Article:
Women who end their own pregnancy shouldn’t be investigated or prosecuted, a global medical body has stated in new abortion guidelines.
Healthcare professionals have no legal obligation to contact the police following a suspected illegal abortion, according to new guidance from the Royal College of Obstetricians and Gynaecologists (RCOG).
“It is never in the public interest to investigate and prosecute women who have sought to end their own pregnancy,” Ranee Thakar, president of the global organisation for women’s health, said.
“These women should be treated with care and compassion, without judgement or fear of imprisonment,” she added.
The RCOG’s new guidelines emphasise the professional and legal duty of doctors and nurses to respect the confidentiality of patient information.
According to the new guidance, healthcare workers should only report a woman’s abortion, pregnancy loss, or unassisted childbirth to the authorities if she gives explicit consent, if it’s in her best interests because there are concerns about her safety, or if they need to protect others from, for example, a risk of death or serious harm.
In any case, medics must be able to justify any disclosure of confidential patient data. Otherwise, they may have to face an aptitude test.
Growing number of police investigations
RCOG has shown concern over “the increasing number of police investigations following later gestation abortion and pregnancy loss”.
According to the latest official data for England and Wales, recorded crimes for abortions have risen in recent years – up from 27 between April 2021 and March 2022, to 35 between April 2022 and March last year.
The UK-based association worries about the impact that these police investigations can have on women who may be particularly vulnerable and distressed by the loss of their child at a later stage.
“We are working towards removing abortion care from criminal law and placing it instead under medical regulation,” Thakar said.
In the UK, the legal framework varies depending on the country you are in.
According to the National Health Service, in England, Scotland, and Wales, an abortion is legal if is performed by a registered doctor and authorised by two doctors. Most abortions are carried out before 24 weeks (around 6 months) of pregnancy.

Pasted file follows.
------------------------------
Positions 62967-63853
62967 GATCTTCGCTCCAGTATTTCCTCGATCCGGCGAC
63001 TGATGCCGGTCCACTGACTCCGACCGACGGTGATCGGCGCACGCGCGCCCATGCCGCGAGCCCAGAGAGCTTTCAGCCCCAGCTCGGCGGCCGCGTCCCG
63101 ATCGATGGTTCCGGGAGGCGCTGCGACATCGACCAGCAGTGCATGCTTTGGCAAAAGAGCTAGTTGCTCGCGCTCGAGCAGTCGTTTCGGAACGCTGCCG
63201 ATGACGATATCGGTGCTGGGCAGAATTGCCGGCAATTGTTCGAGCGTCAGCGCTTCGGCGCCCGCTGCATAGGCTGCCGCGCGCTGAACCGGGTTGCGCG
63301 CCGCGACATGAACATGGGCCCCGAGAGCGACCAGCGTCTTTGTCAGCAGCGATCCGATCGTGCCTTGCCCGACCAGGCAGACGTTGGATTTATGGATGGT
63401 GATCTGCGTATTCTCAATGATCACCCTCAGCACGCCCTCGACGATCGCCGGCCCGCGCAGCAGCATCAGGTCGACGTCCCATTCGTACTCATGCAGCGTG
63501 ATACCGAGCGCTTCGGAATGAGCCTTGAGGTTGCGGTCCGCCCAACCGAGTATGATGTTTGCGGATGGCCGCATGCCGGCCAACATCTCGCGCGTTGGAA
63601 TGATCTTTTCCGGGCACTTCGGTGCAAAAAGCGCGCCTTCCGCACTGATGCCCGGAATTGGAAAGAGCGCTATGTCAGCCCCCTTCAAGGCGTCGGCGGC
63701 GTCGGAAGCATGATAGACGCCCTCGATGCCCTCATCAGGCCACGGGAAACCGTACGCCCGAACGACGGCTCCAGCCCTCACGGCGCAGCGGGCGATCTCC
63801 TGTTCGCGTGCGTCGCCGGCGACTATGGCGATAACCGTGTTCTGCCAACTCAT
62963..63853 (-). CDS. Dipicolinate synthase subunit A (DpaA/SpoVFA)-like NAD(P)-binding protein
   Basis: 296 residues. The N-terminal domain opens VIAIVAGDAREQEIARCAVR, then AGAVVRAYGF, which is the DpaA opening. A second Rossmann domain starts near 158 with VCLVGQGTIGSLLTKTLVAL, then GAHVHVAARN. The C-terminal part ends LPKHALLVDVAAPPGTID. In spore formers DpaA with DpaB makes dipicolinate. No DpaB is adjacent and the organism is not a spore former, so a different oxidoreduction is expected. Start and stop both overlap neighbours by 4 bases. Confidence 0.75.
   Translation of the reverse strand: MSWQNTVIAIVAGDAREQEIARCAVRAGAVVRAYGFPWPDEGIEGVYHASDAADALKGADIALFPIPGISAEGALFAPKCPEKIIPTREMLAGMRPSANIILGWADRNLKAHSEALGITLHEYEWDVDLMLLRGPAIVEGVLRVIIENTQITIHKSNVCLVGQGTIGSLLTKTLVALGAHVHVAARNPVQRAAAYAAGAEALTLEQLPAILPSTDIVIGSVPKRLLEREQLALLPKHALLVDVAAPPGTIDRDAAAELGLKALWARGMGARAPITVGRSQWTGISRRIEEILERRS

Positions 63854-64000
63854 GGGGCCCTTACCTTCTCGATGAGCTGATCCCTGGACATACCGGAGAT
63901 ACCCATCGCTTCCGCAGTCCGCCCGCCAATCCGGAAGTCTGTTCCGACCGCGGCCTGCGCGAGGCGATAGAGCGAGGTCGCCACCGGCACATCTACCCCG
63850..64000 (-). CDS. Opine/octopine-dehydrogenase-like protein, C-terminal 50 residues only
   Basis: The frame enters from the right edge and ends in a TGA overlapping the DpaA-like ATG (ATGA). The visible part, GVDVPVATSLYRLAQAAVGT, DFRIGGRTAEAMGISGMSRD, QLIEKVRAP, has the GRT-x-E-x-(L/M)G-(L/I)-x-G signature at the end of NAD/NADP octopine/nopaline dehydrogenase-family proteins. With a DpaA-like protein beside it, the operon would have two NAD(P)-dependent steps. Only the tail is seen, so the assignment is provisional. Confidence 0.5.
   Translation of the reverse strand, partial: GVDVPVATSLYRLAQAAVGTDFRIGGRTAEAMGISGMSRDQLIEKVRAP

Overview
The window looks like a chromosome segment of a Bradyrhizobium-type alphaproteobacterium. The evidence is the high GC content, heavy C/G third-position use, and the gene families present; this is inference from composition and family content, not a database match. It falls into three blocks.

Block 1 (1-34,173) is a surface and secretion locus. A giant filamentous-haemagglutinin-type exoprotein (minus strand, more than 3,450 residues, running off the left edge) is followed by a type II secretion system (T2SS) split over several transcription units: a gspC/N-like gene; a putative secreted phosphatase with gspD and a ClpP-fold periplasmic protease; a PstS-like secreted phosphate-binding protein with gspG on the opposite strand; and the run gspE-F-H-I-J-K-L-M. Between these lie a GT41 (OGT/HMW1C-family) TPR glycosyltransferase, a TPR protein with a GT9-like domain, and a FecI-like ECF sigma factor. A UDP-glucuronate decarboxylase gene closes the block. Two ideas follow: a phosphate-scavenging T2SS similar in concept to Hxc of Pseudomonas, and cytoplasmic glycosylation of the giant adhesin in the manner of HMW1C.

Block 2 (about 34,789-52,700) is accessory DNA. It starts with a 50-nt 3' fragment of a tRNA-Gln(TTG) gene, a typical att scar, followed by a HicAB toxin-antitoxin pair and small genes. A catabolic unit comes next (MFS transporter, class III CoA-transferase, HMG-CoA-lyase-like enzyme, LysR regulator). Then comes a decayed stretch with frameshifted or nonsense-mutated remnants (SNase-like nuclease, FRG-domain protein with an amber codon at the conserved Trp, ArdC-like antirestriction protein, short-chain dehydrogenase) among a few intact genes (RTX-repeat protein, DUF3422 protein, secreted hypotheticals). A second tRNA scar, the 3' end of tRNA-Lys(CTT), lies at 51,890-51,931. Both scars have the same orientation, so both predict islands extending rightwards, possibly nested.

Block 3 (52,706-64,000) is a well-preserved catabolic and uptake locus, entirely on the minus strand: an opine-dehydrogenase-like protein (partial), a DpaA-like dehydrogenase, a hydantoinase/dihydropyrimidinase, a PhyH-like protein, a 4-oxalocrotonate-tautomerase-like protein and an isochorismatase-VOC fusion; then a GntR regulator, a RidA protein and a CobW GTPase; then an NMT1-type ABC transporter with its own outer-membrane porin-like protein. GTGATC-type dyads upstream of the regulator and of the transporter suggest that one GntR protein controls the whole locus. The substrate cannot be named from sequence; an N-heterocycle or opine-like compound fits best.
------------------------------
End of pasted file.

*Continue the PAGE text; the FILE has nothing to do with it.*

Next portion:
They can be performed after 24 weeks in very limited circumstances – for example, if the mother’s life is at risk or the child would be born with a profound disability.
In Northern Ireland, the maximum gestation period drops to 12 weeks (around 3 months). Abortions beyond this limit are allowed only in severe circumstances.
Abortion laws across the EU
According to a report published in October last year by the Center for Reproductive Rights (CRR), almost every country in the EU has legalised abortion on request, meaning without the need for doctors to certify a particular reason for the abortion.
Ultimately, the decision to seek an abortion belongs to the pregnant woman.
The exceptions to this are Poland and Malta, which maintain highly restrictive legislation.
Poland allows abortion only when a patient’s life or health is at risk, or when the pregnancy is the result of sexual violence.
Malta allows it when a patient’s life is at immediate risk, or when a patient’s health is seriously threatened by a medical complication that can lead to death.
Most EU countries – including Germany, Belgium, and Italy – have a time limit for abortion on request of 12 weeks of pregnancy.
Four member states have a more restrictive timeframe: Portugal, Croatia, and Slovenia prevent abortions after 10 weeks, and Estonia after 11 weeks.
A gestation limit over 12 weeks is applied in five EU countries, such as the Netherlands (24 legally, but 22 in practice), France, and Spain (14).
When the patient’s health or life is on the line, the standard practice across Europe is to not impose time limits, according to the CRR.
Some countries have additional barriers to access. A waiting period between the request for an abortion and the abortion itself is mandatory in Germany, Italy, and Ireland, for example.
Others, like Germany and the Netherlands, require women to undergo counselling or receive compulsory information from their doctors prior to an abortion.
In Hungary, Italy, and the Netherlands, women must explain that they are seeking an abortion because of their social or family circumstances, or because continuing the pregnancy would cause them distress.